Her followers were not only readers, but beauty fans, buyers willing to discuss the pros and cons of each product in the comments. Everything was close and felt real. Reading Into the Gloss was like being invited to a party at the house of really wonderful women. A party that, in 2016, had 1.3 million monthly guests. The audience was hooked and Weiss knew how to create around her content what today is the holy grail of digital marketing: a loyal community. But she did not stop there: she also used all that information about her readers as invaluable field work on the tastes of her audience, Data on which Glossier was built four years later. “She has a very good intuition for knowing what will be next,” points out Meltzer.
With its launch, Glossier changed the beauty industry, and five years later the company became a unicorn, valued at more than $1 billion. The Into the Gloss community loved to read, comment and share the articles. And that is what happened with the Glossier products when they came out, too, because they looked great on social media, with the pink and the packaging, explains the author. They managed to make them look aspirational, despite not being expensive.
Glossier’s influence transcended the world of beauty, and Weiss became an emblem of the Girlboss generation of young, high-profile women who ran successful companies, like Sophia Amoruso (Nasty Gal), Leandra Medine (Man Repeller) and Yael Aflalo (Reformation). In 2023, however, they have all taken a step back and resigned. Unlike her colleagues, Weiss was not canceled, but her defense of corporatist feminism and her millennial pink soon became obsolete, and in 2022 she left the position of CEO of the company after being at the center of many of the issues that defined an era: racial reckoning, the labor movement, pandemic shutdowns, supply chain problems and the fall from grace of female founders.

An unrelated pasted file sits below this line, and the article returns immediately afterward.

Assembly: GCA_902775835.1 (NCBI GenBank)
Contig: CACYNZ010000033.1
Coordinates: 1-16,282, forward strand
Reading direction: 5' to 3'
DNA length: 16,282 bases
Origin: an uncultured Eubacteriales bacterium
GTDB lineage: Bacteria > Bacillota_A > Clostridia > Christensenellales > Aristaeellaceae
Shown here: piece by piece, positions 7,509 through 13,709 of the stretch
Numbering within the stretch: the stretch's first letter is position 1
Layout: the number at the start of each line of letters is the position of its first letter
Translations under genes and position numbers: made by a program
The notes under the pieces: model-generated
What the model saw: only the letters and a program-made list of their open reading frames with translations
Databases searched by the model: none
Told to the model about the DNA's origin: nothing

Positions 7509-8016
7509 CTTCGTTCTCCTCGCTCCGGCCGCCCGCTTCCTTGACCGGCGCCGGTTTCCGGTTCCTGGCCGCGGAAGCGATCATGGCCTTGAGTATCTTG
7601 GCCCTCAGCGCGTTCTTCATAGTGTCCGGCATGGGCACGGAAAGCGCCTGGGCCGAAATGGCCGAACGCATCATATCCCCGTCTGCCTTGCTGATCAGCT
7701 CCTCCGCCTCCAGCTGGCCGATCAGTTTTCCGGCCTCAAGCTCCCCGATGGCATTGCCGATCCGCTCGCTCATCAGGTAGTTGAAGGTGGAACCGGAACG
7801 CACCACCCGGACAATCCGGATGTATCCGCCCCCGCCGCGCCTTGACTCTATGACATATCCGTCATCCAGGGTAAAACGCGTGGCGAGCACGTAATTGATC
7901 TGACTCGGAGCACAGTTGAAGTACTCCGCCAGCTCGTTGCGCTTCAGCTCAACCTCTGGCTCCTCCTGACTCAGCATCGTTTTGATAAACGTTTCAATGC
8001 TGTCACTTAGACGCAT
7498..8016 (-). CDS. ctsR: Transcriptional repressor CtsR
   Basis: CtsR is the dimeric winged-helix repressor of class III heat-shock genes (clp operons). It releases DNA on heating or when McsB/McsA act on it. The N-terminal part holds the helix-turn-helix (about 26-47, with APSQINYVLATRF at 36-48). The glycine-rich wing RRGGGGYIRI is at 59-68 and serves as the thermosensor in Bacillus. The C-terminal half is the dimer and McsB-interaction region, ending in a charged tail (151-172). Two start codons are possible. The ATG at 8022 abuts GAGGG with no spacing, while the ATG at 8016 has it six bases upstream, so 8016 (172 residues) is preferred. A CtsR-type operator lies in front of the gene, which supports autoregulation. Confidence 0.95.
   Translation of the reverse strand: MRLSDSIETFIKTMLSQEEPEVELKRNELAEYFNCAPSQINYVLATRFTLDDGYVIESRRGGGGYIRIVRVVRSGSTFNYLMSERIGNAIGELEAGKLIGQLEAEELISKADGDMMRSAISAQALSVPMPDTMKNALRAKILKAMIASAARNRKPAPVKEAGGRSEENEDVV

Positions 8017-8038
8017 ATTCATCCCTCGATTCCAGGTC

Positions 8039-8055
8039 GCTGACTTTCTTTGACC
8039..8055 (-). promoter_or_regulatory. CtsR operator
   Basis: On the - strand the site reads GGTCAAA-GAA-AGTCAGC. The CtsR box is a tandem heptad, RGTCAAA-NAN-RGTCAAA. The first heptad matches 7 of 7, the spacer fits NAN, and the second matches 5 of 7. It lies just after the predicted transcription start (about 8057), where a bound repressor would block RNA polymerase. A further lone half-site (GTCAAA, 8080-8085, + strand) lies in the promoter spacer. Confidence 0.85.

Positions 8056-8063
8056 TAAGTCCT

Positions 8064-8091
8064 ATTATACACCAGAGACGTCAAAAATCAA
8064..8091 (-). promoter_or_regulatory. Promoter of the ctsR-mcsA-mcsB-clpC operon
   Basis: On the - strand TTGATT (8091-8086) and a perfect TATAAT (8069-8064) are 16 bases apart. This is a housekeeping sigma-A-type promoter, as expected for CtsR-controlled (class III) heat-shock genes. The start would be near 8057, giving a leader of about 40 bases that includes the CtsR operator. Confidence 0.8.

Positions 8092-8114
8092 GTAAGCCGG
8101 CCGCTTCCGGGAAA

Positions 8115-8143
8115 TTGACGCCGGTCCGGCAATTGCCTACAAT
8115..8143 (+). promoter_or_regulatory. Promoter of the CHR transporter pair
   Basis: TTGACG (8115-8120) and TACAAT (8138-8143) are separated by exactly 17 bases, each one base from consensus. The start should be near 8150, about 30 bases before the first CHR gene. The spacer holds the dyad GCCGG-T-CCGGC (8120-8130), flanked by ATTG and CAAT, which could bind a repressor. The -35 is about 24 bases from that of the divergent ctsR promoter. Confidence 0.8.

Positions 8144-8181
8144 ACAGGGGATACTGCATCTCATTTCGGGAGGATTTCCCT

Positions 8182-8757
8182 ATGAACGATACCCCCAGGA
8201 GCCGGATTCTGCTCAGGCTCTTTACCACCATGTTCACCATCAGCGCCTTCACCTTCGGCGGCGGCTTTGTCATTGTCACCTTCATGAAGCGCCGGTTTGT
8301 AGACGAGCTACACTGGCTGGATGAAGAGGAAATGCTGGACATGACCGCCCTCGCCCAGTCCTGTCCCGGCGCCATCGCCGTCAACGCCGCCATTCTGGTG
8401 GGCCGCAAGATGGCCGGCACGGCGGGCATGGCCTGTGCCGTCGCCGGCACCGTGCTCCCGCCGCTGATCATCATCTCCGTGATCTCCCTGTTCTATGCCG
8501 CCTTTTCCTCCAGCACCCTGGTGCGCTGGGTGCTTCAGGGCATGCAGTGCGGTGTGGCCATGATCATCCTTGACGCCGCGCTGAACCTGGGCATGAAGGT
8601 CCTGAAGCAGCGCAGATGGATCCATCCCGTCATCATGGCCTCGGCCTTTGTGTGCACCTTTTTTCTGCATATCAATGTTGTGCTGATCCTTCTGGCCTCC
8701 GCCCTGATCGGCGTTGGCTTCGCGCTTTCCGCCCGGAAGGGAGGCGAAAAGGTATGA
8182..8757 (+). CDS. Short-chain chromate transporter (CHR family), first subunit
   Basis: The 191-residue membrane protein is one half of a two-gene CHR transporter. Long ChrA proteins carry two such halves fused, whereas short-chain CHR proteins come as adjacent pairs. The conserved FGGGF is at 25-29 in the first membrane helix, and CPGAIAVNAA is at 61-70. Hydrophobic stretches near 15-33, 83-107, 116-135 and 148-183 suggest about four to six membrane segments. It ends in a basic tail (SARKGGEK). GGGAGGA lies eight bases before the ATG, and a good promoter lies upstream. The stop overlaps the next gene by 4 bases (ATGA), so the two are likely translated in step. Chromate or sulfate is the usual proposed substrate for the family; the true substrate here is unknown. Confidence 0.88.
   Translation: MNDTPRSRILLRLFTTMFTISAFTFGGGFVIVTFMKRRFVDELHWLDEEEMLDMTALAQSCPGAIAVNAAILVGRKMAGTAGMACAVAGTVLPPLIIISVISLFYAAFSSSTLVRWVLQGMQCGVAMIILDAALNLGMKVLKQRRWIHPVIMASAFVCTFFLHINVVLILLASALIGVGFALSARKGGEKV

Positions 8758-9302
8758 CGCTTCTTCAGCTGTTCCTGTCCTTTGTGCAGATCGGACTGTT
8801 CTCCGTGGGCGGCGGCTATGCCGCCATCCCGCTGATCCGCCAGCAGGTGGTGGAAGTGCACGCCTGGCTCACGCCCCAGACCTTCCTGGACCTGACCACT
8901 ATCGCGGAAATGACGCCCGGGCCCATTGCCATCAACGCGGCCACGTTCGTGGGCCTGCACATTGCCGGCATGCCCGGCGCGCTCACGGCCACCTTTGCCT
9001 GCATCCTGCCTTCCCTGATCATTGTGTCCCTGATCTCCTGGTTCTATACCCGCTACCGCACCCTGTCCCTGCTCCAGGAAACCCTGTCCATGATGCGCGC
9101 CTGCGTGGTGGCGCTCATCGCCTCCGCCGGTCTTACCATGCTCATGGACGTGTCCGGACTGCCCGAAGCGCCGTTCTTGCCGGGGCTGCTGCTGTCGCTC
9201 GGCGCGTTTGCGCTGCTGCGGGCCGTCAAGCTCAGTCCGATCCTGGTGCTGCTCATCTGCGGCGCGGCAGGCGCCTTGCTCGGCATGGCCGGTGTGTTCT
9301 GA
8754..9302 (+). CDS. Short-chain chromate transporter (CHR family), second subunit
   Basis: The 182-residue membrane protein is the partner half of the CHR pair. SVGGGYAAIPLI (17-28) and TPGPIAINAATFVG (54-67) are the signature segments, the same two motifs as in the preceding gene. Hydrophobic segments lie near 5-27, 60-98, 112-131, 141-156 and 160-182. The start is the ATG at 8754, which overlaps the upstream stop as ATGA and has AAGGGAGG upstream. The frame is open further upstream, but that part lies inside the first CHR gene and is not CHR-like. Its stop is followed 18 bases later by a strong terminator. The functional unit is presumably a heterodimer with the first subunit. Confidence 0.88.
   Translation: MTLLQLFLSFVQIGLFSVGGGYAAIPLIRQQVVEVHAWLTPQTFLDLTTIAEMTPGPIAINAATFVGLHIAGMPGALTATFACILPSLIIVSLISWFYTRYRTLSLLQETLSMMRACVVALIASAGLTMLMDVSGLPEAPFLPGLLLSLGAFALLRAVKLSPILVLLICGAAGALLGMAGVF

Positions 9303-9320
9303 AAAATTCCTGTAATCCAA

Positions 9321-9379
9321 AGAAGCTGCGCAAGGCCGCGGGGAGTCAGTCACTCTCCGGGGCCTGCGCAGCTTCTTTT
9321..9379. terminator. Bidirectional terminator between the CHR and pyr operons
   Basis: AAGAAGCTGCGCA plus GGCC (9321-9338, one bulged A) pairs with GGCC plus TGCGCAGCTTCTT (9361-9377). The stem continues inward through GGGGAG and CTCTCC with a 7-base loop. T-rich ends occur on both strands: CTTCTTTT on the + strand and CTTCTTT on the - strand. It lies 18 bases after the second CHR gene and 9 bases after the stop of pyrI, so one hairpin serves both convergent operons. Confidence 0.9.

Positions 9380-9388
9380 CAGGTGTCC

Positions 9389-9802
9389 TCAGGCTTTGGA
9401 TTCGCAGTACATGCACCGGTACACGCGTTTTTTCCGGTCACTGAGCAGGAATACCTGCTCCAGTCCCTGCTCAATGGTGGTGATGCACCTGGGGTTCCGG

Some voices emerged to say that those jobs that required a casting process were not so wonderful, and the pandemic was lethal for the finances of the company, which had to close its stores. Weiss stepped down so that Glossier could be reborn, and the brand today is seeking a second wind among the zoomers that are finding it on TikTok. After nine years, a few months ago it stopped selling exclusively on its channels, reopened its stores and landed in 600 Sephora points of sale in the United States and Canada. Then, a few weeks ago, it became available (online, for now) in 180 countries. “We still have to see if the company has the potential to last,” points out Meltzer. “At Glossier they like to say that they are nine years old and that they will be a century-old brand like Estée Lauder and things like that. But that remains to be seen. It remains to be seen if these new generations will fall so in love with their products in a market that is much more saturated than it was a decade ago. Today there are many beautiful cosmetic brands; there is a lot of competition.” Because Glossier popularized a very specific aesthetic with such success, that today its main problem is being able to differentiate itself from it.
Sign up for our weekly newsletter to get more English-language news coverage from EL PAÍS USA Edition